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One of the tenets of capitalism is that the person or business with the best idea wins. The oft-unspoken underbelly of this tenet is that all ideas aren’t respected equally. The history of this country has shown that concepts created by Black and other marginalized groups have frequently been co-opted or straight stolen by the more privileged.

We like to think this behavior stopped in the early 1900s or so. But even in 2020, there are countless examples. We talk about the Kardashians every week. Now, we have an example of White women in another industry doing the same.

This year, Simon and Schuster published a book of recipes from authors Katherine Alford and Kathy Gunst called Rage Baking The Transformative Power of Flour, Fury and Women’s Voices.

The idea behind Rage Baking is that women can use baking as a constructive way to express their collective frustrations—particularly since the 2016 election.

The problem is, this concept of Rage Baking was started by a Black woman in 2015. Tangerine Jones has an Instagram page called Rage Baking. She has a website called Rage Baking.

On the about page, she explains the concept, “If life hands you lemons, make lemon bars.”

“Ragebaking is a form of meditation. A way to center yourself and others in the midst of Supreme F**kery and turn anger or sorrow into something beautiful. It’s about transformation and renewal. It’s harnessing fury to tap into the power of home and hearth and holding space for healing and community. It’s making some good sh*t out of some bulls*t, plain and simple.
I’m ragebaking to combat hate, keep my stress levels down and put some good in the world.  Seriously.   There’s been a lot more ugliness lately and it’s my aim to kill it with kindness, real talk, and loving on folks with baked good aromatherapy and general celebration as much as I can.  I want to remind folks that we can put sweetness and goodness in the world whether it takes the form of passing out cookies or just making a daily choice to not be a sh*tty human being.   I want to remind folks that there are ways to nourish ourselves and others and that it’s possible for us to all get fed- bellies, hearts and minds.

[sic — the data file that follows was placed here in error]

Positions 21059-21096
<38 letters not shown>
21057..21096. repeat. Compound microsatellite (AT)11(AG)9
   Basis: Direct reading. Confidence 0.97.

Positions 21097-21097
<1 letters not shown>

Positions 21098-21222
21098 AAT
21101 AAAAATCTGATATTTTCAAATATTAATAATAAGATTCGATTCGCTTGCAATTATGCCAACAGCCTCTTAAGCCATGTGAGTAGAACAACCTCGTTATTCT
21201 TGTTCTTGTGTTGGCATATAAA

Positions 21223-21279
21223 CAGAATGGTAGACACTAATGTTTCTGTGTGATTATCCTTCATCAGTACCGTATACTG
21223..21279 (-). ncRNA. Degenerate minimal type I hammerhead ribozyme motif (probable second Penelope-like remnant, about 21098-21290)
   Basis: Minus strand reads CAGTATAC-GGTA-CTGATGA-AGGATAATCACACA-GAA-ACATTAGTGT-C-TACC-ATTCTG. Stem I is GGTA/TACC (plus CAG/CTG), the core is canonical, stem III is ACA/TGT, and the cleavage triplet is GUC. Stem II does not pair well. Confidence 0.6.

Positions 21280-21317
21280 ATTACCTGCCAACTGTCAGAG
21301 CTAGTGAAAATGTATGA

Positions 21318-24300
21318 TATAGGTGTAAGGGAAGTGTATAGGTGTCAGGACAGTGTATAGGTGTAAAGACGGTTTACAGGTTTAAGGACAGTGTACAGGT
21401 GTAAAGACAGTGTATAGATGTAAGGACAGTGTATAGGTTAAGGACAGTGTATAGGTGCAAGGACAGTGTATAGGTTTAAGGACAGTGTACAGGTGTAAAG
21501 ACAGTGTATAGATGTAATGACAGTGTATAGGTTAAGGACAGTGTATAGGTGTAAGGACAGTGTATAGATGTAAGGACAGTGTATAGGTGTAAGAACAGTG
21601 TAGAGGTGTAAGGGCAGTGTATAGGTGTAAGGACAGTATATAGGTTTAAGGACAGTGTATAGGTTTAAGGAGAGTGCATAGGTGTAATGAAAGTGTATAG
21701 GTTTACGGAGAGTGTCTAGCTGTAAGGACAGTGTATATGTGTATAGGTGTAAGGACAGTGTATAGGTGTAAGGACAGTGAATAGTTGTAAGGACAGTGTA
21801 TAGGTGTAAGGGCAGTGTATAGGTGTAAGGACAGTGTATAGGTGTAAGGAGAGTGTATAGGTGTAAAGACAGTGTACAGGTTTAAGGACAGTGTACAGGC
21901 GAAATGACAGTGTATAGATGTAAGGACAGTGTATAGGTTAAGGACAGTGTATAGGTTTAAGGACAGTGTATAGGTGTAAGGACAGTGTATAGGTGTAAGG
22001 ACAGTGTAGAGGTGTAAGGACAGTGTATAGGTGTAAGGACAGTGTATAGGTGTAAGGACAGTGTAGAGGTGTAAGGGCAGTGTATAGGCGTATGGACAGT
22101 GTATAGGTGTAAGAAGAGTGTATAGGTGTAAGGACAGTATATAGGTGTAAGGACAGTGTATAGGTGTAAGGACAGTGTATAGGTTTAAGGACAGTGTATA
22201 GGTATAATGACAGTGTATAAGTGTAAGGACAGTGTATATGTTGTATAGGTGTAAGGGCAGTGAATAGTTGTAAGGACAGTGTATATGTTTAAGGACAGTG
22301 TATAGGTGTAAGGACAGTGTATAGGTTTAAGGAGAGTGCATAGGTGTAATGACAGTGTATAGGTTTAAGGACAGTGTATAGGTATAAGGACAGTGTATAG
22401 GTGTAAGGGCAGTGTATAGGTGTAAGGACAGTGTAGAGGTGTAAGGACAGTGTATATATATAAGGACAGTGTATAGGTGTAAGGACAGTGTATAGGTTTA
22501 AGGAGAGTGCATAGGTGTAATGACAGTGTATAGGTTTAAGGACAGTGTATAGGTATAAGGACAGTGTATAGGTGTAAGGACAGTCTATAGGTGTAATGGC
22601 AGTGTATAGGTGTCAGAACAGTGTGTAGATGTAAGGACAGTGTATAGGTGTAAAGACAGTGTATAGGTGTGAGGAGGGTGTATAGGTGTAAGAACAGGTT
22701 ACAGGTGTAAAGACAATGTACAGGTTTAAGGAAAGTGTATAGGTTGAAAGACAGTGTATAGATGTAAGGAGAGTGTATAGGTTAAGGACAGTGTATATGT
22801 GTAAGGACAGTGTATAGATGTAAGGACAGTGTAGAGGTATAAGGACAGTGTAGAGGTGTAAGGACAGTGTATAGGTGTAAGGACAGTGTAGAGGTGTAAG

I think, now, more than ever, it’s important for us to be in the same room with one another, breaking bread and listening.”

Jones has stated that Rage Baking is her response to the racial injustice she’s witnessed throughout the years in this country.

Sadly, the very thing she created to respond to racism was co-opted in the age-old racist practice of ignoring a Black woman’s voice and stealing her idea for profit.

We reached out to Jones to share her thoughts on the matter but she said that she’s limited in what she can say at this time.

But her site provides very detailed context surrounding her thoughts about the book’s publication. Including that fact that one of its authors, Kathy Gunst, followed her on social media

Jones wrote:

“Being black in America means you’re solid in the knowledge that folks don’t give a true flying f**k about you or anyone who looks like you… Kitchens are sacred, powerful spaces to me. They are places of history and healing, of community and connection, of resistance and revolution, of transformation and truth…While there is some diversity among the book’s contributors, the marketing material on the publisher’s website ties the need, or desire, for rage baking to the 2016 election and does not mention racial justice at all… It’s been really hard to see Rage Baking whitewashed with a tinge of diversity, co-opted, monetized and my impact erased and minimized under the veneer of feminism and uplifting women’s voices.”

Jones concludes her post asking very pertinent questions.

If the intent of the book was to celebrate women’s voices, why wasn’t hers included or even acknowledged?

She states that if Simon and Schuster wants to make this right, not only would she like to be credited, she wants to see “sizable donations made to the Ali Forney Center, The Brooklyn Community Ball Fund, and The Campaign Against Hunger.”

In her blog, Jones wrote what perhaps is the take away from all of this.

“I am not at all surprised that my kindness has been overshadowed by the actions of well-intended white women. That my rage and pain has been claimed as their own and their voices centered, uplifted and prioritized. It just demonstrates whose rage is most valued and who is allowed to express it freely.”

You can learn more about Tangerine Jones’ Rage Baking, here. And follow her on Instagram here.

Veronica Wells is the culture editor at She is also the author of “Bettah Days” and the creator of the website NoSugarNoCreamMag. You can follow her on Facebook and on Instagram and Twitter @VDubShrug.
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